- Keep Track of the Parts: As you remove the handle and any associated parts, keep them in an orderly manner or take a picture before disassembly. This will make it easier when the time comes to put everything back together.
By following these detailed steps, you should be able to successfully remove the handle of your leaky faucet. Remember, patience and gentle handling are key to avoid causing any damage.
Step 3: Identify and Replace the Cartridge or Washer
Depending on the design of your faucet, it could be a cartridge or a washer that’s causing the leak. These components are located in the faucet stem or body.
Replacing a Cartridge
If your faucet uses a cartridge, you’ll need to replace it. Here’s how:
- Remove the Cartridge: Gently pull the cartridge straight up and out from the faucet body. It should come out without a struggle. If it doesn’t, avoid using excessive force as this can damage other parts of the faucet. Instead, gently wiggle the cartridge side to side until it loosens up.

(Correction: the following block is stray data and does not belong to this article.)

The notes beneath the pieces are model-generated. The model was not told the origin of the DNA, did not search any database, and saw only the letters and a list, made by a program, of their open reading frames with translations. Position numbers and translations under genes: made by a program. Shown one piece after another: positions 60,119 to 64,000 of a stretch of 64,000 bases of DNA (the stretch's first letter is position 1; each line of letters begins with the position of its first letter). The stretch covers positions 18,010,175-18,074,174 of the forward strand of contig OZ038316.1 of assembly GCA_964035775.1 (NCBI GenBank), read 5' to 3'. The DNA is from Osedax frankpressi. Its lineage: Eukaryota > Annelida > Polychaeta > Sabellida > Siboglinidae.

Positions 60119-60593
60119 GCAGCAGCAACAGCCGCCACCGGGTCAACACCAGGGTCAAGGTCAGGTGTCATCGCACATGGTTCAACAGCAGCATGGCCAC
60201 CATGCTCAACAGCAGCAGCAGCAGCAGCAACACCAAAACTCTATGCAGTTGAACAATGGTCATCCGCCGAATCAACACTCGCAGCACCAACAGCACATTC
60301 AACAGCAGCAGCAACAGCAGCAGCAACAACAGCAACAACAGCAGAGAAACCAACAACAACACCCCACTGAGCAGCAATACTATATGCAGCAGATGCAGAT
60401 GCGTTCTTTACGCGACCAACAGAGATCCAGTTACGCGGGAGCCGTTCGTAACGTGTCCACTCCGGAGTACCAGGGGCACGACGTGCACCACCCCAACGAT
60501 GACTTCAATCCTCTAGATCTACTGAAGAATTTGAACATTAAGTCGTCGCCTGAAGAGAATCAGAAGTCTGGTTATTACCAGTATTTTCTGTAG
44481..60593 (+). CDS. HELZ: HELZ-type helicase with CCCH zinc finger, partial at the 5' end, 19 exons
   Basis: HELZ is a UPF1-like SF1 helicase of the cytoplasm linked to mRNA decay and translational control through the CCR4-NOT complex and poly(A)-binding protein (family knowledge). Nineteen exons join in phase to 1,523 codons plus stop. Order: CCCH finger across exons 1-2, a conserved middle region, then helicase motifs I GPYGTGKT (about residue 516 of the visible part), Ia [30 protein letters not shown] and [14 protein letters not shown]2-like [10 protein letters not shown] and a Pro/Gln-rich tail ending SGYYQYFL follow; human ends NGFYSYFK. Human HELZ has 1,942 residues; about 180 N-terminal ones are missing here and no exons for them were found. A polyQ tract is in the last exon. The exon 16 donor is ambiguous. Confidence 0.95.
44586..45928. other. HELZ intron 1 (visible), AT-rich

- Buy a New Cartridge: Take the old cartridge to the local hardware store and find an identical replacement. The store staff should be able to help you find a match. If not, try to look up the make and model of your faucet online for specific cartridge information.
- Install the New Cartridge: Once you have the new cartridge, install it into the faucet body where the old one was. Make sure it fits snugly and securely.
Note: Be sure to align the new cartridge in the same orientation as the old one to ensure proper function.
See Our Buying Guide: 7 Best Touchless Kitchen Faucets Review + Advice
Replacing a Washer
If your faucet uses a washer, here’s how to replace it:
- Remove the Faucet Stem: The washer is located in the faucet stem. Remove the stem by unscrewing it from the valve seat.
- Remove the Old Washer: Now, you should be able to see the old washer. Use a screwdriver or something similar to gently remove it.